Ultra high resolution photos of famous paintings

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23 Responses to “Ultra high resolution photos of famous paintings”

  1. Art says:

    It’s amazingly addictive to regard to most minute of brush strokes and paint applications of the masters.

    Even with these macroscopic enlargements, their techniques are still mysterious.

    Thanks for the post.

  2. Anonymous says:

    May all the painters learn a lot!

  3. Anonymous says:

    Love this, but is there any way to get the full images without the flash interface? I’d kill to be able to make some HD wallpapers out of these.

    • Anonymous says:

      That’s probably part of why it’s flash… i’m sure the museums are hesitant to giving up the rights :)

      • Anonymous says:

        *Do* they have the rights, though? IANAL, but I thought most museums were tax-supported, which means that *we* own them.

        And besides, these pictures are *centuries* old for crying out loud. There’s got to be some sort of statute of limitations here. Certainly 100+ year-old books, etc, are widely considered public domain — why not art?

  4. Anonymous says:

    The French museum the Gran Palais just did this really cool interactive Monet website that involves beautiful hi-res shots, too. It’s really cool. http://www.monet2010.com

  5. Anonymous says:

    My first thought was: wow, I’m gonna rip that, print it way big and have a great poster for my apartment. Alas, the watermark militia had planned otherwise. Why is it that the paintings hailed in all quarters as the masterpieces, yes even common human cultural heritage masterpieces, still after hundreds of years aren’t available as public domain high res download for printing in whatever size you want whenever you want?

  6. knoxblox says:

    I go to the museums mainly to learn…

    I’m the guy who’s leaning in as close as possible without actually kissing the canvas and getting beat down by the security guards. However, I do hold my breath.

    Sure would like to see this applied to some more modern canvases, like say…Leon Kroll, Isaac Israels, Edouard Vysekal, or Clarence Hinkle (a few of my favorites).

  7. Anonymous says:

    what I find interesting about this is that I saw this painting in person a few years ago and was shocked at how absolutely filthy it is. I’m not talking about expected aging–it’s literally coveredn in black grime . It makes me wonder how much of what you’re seeing here is real.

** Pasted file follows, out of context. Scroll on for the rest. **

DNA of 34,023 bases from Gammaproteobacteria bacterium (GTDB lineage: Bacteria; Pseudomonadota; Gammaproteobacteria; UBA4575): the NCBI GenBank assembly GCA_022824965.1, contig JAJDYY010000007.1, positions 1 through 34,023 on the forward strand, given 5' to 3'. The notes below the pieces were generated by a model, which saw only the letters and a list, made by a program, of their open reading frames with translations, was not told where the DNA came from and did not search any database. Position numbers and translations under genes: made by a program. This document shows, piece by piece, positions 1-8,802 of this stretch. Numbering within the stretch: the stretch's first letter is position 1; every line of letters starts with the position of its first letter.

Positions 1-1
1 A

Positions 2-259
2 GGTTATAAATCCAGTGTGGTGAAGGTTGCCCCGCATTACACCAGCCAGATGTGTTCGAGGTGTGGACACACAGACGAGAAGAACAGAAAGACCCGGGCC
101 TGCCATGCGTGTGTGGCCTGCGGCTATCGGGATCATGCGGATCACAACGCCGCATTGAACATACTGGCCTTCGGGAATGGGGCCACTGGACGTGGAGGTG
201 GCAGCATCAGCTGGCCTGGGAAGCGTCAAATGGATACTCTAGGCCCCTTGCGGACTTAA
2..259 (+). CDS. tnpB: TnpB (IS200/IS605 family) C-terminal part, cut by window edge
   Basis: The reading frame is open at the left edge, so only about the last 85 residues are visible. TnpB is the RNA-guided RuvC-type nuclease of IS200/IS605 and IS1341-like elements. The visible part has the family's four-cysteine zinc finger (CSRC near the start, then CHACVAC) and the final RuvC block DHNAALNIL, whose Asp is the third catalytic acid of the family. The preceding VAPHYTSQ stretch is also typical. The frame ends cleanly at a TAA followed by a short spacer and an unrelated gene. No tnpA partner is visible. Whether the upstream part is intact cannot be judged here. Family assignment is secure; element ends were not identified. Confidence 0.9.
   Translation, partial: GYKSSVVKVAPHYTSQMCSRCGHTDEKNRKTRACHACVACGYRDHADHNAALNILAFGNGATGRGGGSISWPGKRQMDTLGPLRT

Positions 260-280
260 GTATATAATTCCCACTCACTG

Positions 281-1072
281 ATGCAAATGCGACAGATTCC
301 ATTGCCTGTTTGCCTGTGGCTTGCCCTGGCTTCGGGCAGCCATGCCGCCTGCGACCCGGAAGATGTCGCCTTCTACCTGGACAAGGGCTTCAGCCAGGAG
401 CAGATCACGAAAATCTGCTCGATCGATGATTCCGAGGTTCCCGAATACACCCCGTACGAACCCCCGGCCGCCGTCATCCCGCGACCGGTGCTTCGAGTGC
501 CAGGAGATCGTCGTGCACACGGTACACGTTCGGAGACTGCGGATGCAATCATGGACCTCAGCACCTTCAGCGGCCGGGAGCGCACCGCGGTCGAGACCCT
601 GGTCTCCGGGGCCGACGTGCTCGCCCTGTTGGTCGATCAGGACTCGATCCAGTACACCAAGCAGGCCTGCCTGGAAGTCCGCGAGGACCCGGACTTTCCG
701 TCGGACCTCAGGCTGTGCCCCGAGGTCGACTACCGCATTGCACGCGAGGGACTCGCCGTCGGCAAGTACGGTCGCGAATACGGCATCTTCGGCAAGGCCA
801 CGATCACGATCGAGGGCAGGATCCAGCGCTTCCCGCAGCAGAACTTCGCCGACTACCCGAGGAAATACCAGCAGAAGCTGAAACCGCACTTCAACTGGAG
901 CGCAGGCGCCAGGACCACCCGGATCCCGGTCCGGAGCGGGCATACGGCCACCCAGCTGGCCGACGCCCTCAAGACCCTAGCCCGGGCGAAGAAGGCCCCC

8. DancingNoDancing says:

    See also the work of imaging4art.com. He does mostly large private collections in the U.S, including plenty of recent works like those knoxblox wants to see.

  9. jimkirk says:

    Anon @7: HD image for wallpaper: here’s one example…

    http://upload.wikimedia.org/wikipedia/commons/2/29/The_Birth_of_Venus.jpg

    1920 x 1200 pixels, not too shabby.

  10. Thorzdad says:

    This is incredibly cool! Not just for the gorgeous classic images themselves, but also for the treat of them actually being high-resolution. Far too often on the web, we see 72ppi images being touted as being “high resolution” simply because they are huge images. It’s really cool to be able to browse actual high-rez images like these.

  11. gwailo_joe says:

    This is impressive technology. . .and such a beautiful painting. But the whole is greater than the sum of its parts, no?

  12. Lilting Missive says:

    Amazing.

    Now I can finally find all the proof I need for my conspiracy theories about ancient world orders without ever even leaving my desk.

    Hooray for confirmation bias.

  13. Thad E Ginataom says:

    “magazine and book printing are typically 300ppi”

    Oh, the ravages of the digital age!

    Mark, as I’m sure you know, magazines and books do not have pixels: they have dots!

  14. Rich Keller says:

    That’s been egg tempera-ed. I can tell by the brush strokes.

    If you zoom in all the way you can see the craqueleur!

    I’d also love to see van Eyck and other Northern European artists from the 15th and 16th centuries put online the same way or Carl V’s Los Honores tapestries from the Escorial.

  15. Anonymous says:

    That’s the Birth of Venus, not La Primavera.

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